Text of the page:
Hurry Hurry, Deadline For Farm Bureau Foundation Scholarships For Students Is May 29

Last call for SCFB Foundation scholarships
bruce-johnsonMay 29 is the deadline for applications for our Stephenson County Farm Bureau Foundation scholarships for students who have earned 30 or more college credit hours. Depending on the volume of applicants, we plan to offer up to six $500 General Studies scholarships, up to nine $500 Ag Studies grants (three provided by the Stephenson County Pork Producers), and up to two $500 Non-Traditional Student stipends (for those going back to school after an absence or job displacement or pursuing an advanced degree).

We typically see a late rush of applications coming in at the deadline, but so far we only have six General apps, one Non-Traditional, and no Ag applications submitted. Previous winners are eligible for consideration again, so please spread the word and don’t miss this opportunity if you are an SCFB member or dependent. Information is online at or at the FB office.

Hawkeye Ag Tour cancelled
I’m sorry to report that we’ve had to cancel our June 9-10 Hawkeye Ag Tour to Iowa due to low signup. We were pressed to book hotel rooms as that is World Pork Expo week in Des Moines, and it was obvious that our numbers were not going to be sufficient to proceed. We looked for alternate dates to reschedule later in the summer, but the 3-week August shutdown at the Deere plant and the end of the horse racing and baseball seasons in Des Moines in late August made it impossible to find a conducive date. I apologize to those who were signed up, and I hope you will reconnect when we put this trip back in the schedule for summer 2017.

You call this spring!
After two nights of frost in mid-May and lingering cool temps, everyone is getting anxious for more seasonal temperatures to arrive. The frost in the early morning hours of Sunday May 15 caused widespread damage in the vineyards of northern Illinois and throughout Wisconsin, and there will likely be some field crop damage as well. Assessments will be made to determine if replanting will be necessary or whether the crops can rebound. We are all ready for a spike in temps and more spring-like conditions!

The May 16 Illinois Crop Progress Report showed statewide corn plantings at 83%, up from 78% last week but slightly behind last year’s 92% but ahead of the 76% five-year average. Soybeans are slowly gaining momentum at 29% but lag behind last year’s 43% and the five-year average of 31%. Recent market swings may dictate acreage shifts from corn to soybeans in areas affected by adverse weather.

Study validates the relevance of GM crops
A recently concluded study by the National Academies of Sciences, Engineering and Medicine have determined that genetically engineered crops are safe to eat and do not harm the environment, contrary to the claims of many detractors of the widely-used technologies. The new report was written by a committee of 20, mostly from academia, with no representation from biotechnology companies like Monsanto or DuPont to create any concerns of misrepresentation. The group examined more than 1000 studies, heard testimony from 80 witnesses in a series of public meetings and webinars, and analyzed over 700 comments submitted by the public.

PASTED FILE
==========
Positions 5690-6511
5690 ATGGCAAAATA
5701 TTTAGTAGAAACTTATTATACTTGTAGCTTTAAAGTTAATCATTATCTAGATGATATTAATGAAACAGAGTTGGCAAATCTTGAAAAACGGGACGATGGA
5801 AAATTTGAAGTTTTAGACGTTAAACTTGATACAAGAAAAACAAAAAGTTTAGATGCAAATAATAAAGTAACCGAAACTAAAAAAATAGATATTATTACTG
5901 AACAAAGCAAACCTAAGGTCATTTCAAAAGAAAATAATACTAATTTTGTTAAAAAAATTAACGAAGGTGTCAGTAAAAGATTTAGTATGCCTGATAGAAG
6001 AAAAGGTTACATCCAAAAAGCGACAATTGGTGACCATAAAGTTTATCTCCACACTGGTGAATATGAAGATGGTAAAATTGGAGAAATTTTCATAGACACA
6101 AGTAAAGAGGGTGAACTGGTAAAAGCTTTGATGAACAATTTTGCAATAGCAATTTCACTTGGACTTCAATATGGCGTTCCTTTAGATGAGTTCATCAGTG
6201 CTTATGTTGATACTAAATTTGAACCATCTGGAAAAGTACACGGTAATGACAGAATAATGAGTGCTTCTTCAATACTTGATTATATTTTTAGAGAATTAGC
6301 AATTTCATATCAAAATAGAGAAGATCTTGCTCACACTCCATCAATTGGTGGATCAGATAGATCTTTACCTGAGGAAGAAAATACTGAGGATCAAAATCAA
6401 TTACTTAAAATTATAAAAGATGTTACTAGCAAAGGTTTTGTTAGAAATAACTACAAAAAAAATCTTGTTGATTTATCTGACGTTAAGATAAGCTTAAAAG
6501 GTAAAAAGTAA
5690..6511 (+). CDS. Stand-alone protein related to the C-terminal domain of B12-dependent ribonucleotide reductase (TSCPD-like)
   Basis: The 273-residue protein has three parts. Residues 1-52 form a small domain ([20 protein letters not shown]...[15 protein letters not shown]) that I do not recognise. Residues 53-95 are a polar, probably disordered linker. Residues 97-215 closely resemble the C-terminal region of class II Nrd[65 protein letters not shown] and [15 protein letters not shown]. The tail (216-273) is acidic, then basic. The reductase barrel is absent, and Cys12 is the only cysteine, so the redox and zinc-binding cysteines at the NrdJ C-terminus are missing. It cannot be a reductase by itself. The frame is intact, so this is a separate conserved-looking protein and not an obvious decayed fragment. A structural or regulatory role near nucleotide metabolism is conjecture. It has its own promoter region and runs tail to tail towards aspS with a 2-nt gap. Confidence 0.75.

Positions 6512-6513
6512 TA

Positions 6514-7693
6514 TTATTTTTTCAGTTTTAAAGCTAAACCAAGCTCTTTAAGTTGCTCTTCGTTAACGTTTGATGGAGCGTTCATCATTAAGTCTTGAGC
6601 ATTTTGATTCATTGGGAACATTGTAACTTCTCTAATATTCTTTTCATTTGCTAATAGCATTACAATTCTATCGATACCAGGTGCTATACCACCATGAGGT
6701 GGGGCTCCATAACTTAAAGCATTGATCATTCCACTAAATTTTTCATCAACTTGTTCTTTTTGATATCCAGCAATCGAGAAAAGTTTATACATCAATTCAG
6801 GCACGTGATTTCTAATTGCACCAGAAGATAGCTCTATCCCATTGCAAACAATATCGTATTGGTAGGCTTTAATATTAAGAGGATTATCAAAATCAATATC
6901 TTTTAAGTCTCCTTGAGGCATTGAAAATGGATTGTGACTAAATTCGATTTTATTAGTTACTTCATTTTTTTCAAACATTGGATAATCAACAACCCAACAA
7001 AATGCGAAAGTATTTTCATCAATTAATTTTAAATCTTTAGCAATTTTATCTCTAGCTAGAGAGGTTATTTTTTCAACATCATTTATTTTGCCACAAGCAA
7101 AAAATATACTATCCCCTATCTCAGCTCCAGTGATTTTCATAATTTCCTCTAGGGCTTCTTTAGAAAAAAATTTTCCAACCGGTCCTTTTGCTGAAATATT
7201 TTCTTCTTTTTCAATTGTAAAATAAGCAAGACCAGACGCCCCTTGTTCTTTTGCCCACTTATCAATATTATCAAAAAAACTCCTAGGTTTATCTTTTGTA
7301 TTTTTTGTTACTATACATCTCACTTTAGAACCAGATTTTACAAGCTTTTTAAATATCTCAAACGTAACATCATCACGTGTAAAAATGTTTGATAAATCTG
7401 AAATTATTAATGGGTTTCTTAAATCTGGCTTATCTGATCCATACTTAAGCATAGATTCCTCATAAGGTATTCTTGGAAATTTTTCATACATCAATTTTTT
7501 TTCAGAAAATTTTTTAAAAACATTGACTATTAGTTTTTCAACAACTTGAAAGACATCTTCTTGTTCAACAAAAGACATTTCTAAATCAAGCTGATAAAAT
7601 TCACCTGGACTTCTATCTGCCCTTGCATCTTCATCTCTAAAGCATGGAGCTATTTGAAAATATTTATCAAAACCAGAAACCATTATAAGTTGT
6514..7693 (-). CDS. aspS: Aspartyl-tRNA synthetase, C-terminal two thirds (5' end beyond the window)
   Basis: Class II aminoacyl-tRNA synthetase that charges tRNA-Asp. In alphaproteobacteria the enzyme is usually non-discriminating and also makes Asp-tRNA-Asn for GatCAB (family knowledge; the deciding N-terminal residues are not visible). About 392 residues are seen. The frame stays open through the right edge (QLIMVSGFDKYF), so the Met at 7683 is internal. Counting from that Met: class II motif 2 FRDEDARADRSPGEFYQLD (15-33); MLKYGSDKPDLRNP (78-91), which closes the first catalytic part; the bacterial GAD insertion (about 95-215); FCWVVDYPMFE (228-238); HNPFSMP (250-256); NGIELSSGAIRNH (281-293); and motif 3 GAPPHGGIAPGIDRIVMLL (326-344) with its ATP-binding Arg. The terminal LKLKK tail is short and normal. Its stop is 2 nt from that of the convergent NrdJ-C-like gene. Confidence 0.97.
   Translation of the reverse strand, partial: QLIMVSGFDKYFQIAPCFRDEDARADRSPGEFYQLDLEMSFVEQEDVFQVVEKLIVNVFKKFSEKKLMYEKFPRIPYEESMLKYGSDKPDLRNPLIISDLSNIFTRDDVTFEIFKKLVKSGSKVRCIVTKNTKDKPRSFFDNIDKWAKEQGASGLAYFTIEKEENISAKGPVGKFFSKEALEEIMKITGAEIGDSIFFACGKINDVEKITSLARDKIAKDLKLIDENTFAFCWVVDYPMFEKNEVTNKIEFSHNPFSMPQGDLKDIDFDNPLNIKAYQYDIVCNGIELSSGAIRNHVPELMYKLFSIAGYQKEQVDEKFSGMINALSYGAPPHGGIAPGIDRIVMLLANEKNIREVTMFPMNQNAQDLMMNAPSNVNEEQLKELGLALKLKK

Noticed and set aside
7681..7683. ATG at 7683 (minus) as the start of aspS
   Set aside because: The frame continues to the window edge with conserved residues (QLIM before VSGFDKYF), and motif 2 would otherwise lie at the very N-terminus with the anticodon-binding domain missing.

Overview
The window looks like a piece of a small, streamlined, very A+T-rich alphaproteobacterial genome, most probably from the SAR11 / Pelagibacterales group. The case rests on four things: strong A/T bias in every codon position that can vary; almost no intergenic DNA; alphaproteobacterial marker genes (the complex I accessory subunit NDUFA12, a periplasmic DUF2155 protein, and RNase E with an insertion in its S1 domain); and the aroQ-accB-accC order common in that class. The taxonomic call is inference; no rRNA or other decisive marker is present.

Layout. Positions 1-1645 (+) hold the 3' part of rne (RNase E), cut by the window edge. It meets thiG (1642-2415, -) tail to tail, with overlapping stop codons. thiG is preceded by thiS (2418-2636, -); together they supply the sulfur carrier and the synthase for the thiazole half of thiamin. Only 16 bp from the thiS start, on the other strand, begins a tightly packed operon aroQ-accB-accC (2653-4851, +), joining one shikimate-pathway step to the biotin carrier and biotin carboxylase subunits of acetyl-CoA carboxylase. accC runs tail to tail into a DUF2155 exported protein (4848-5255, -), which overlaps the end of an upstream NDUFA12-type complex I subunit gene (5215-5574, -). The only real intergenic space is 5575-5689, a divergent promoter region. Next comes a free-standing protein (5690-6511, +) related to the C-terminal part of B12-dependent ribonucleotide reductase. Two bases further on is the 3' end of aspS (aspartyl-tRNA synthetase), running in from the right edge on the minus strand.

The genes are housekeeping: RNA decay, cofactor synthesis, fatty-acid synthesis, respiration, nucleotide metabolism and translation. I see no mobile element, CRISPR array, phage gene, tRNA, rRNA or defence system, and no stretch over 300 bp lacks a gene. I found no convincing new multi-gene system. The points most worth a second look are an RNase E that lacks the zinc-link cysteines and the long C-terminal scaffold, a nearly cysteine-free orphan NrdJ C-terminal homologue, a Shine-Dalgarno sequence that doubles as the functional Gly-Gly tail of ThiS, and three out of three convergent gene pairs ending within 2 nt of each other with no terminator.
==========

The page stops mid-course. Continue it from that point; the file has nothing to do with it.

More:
The committee also looked at the incidence of certain diseases, in some cases comparing rates in North America, where genetically modified crops have been part of the diet since 1996, and Western Europe, where food from biotech crops is not eaten much. It said it found no evidence that the crops had contributed to an increase in the incidence of cancer, obesity, diabetes, kidney disease, autism, celiac disease or food allergies.
The committee concludes that the use of crops has generally provided economic benefits for the farmers and can increase their output in certain cases, for instance, by protecting crops from insect damage. Nonetheless, it says that nationwide, the introduction of the crops does not appear to have accelerated the rate at which corn, soybean and cotton yields were already improving. Wayne Parrott, a professor of crop and soil sciences at the University of Georgia and a proponent of biotechnology, said in a statement distributed through the Genetic Expert News Service: “The inescapable conclusion, after reading the report, is the G.E. crops are pretty much just crops. They are not the panacea that some proponents claim, nor the dreaded monsters that others claim.”

Holiday schedule
The Stephenson County Farm Bureau building will be closed on Monday May 30 in observance of Memorial Day. We say thanks to all who have given unselfishly to defend and preserve the freedoms we enjoy in this country, and we wish everyone a safe and enjoyable holiday.

Cubs game full
As expected, our block of tickets for the September 6 Cubs/Brewers game at Miller Park in Milwaukee vanished quickly, so we’ve started a standby list for that game in the event of a cancellation. Cubs fever is spreading!

Bruce Johnson is the manager of the Stephenson County Farm Bureau.

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